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Clinton’ s future among top concerns lobbed at Rep. Smith
Revitalizing Clinton, easing restrictions on small farms and improving education were the top concerns among residents at a meeting with state Rep. Norma Smith this week.
At a meeting in Clinton, Smith’s hometown, ahead of the 63rd Washington State Legislature, 26 people let their representative know what mattered to them. Held in the Clinton Community Hall, with empty storefronts across the street and just up Highway 525, stimulating the ferry community was a chief issue.
The divide the state route creates and how the South Whidbey area is largely passed by ferry commuters eager to speed up the 30 mph zone, was a big concern of Doug Hofius, a member of the Clinton Community Council. He told Smith the council has made it clear to the Washington State Department of Transportation that more speed limit signs are not the solution.
Smith has concerns with the WSDOT and its ferries division, citing the recent added cost of the Highway 520 bridge replacement, which is estimated at $170 million. One of the issues in the legislature, said Smith, is addressing the differing needs of urban places such as Seattle or Everett and rural areas like Whidbey Island.
“That’s where we have most of our misunderstandings,” she said, later adding that she would try to attend a Clinton Community Council meeting to hear their ideas of how to stem the outgoing business tide of Clinton.
A member of the state’s Higher Education Committee and a former South Whidbey School Board member, Smith said the state’s focus is filling gaps in the “unbelievable misalignment” between available jobs and the training offered in K-12 schools. To her, it meant more technical programs to fill the state’s production sector, one part of what she called a “three-legged stool,” along with technology and service sectors.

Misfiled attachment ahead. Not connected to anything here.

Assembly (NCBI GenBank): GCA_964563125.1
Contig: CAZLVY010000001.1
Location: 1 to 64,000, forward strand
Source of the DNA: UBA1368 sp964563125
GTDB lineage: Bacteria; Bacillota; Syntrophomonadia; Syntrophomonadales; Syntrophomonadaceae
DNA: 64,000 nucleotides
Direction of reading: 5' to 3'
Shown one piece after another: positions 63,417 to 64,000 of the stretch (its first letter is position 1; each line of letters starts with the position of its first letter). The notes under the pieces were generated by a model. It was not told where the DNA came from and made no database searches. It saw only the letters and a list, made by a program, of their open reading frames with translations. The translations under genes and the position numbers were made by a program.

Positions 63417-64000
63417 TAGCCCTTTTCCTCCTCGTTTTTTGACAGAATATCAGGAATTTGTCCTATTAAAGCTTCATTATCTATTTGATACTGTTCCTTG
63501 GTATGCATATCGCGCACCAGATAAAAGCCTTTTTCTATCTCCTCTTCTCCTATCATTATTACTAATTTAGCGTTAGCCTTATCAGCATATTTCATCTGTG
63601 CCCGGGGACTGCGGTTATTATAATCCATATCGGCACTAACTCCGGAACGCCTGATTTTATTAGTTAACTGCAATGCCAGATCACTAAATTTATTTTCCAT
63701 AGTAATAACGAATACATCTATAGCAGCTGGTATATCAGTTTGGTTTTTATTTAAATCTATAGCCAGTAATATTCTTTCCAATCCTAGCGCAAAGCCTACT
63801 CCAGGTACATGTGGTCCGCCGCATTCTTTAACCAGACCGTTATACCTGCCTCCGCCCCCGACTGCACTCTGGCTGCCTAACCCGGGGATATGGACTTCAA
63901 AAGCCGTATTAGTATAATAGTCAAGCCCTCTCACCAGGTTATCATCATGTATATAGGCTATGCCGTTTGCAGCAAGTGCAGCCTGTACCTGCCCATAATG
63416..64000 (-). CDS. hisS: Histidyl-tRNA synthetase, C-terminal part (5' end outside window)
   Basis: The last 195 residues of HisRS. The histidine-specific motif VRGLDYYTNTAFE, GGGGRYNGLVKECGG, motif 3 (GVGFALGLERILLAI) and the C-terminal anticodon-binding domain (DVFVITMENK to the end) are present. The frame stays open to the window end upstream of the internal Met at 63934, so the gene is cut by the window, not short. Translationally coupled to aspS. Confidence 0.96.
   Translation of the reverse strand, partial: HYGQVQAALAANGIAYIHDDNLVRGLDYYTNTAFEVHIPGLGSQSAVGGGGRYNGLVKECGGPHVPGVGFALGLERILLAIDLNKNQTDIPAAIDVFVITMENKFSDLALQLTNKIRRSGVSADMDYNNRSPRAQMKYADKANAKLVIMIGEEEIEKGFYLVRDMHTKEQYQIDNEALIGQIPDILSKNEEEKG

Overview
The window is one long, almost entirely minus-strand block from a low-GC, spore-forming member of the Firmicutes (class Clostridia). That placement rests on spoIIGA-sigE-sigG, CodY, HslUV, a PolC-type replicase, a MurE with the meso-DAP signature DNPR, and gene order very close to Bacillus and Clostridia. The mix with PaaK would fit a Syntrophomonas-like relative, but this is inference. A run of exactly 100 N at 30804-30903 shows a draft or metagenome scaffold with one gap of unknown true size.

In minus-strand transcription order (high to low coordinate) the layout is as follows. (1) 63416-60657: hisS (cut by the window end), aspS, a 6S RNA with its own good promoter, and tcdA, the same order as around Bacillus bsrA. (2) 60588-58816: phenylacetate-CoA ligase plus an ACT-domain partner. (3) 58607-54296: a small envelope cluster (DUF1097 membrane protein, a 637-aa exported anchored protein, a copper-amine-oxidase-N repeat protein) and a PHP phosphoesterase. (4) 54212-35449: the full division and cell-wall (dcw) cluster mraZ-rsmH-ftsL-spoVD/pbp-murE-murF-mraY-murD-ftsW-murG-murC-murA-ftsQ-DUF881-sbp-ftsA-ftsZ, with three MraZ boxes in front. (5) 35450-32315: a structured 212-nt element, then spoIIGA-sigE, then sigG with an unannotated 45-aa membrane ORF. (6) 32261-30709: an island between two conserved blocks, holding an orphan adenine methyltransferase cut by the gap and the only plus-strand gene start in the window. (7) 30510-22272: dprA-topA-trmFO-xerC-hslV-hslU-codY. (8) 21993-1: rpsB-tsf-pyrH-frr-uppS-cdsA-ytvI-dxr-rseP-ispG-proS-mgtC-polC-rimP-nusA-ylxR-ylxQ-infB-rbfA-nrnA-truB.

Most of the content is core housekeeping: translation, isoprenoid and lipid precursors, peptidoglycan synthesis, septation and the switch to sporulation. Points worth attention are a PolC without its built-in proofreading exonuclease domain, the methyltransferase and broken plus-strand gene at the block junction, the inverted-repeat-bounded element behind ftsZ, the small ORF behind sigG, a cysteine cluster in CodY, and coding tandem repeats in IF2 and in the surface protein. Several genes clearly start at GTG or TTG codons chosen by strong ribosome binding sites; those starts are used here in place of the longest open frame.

Her role on the education committee was related to her high-ranking role on the Technology and Economic Development Committee. She touted the creation of a training program for legislators to better understand the energy sector — hydroelectric, wind, tidal, etc. — which, in turn, makes for better regulations and policies, Smith said.
“If we don’t handle our energy policy wisely, our regulations wisely, guess who is in the crosshairs?” Smith asked. “Our production sector.”
One woman in the Clinton Chamber of Commerce crowd said she was disappointed in students’ inability to understand personal finance, debt and balancing a checkbook. Smith agreed, saying that she would do what she could to encourage schools to add financial literacy to their curriculum, even if it was making it part of a math lesson.
“It breaks my heart we have kids that will not compensate, for decades, the degrees for which they went to school for,” Smith said.
A Glendale farmer said she was distressed by regulations that made it cost-prohibitive to sell raw goat’s milk, to which Smith agreed that existing agricultural regulations put too much pressure on farmers in the Puget Sound area.
The 63rd Legislature will convene for its regular session Jan. 13 until March 13, a time Smith said will be concise and productive.
“Our goal is to keep it that way,” she said.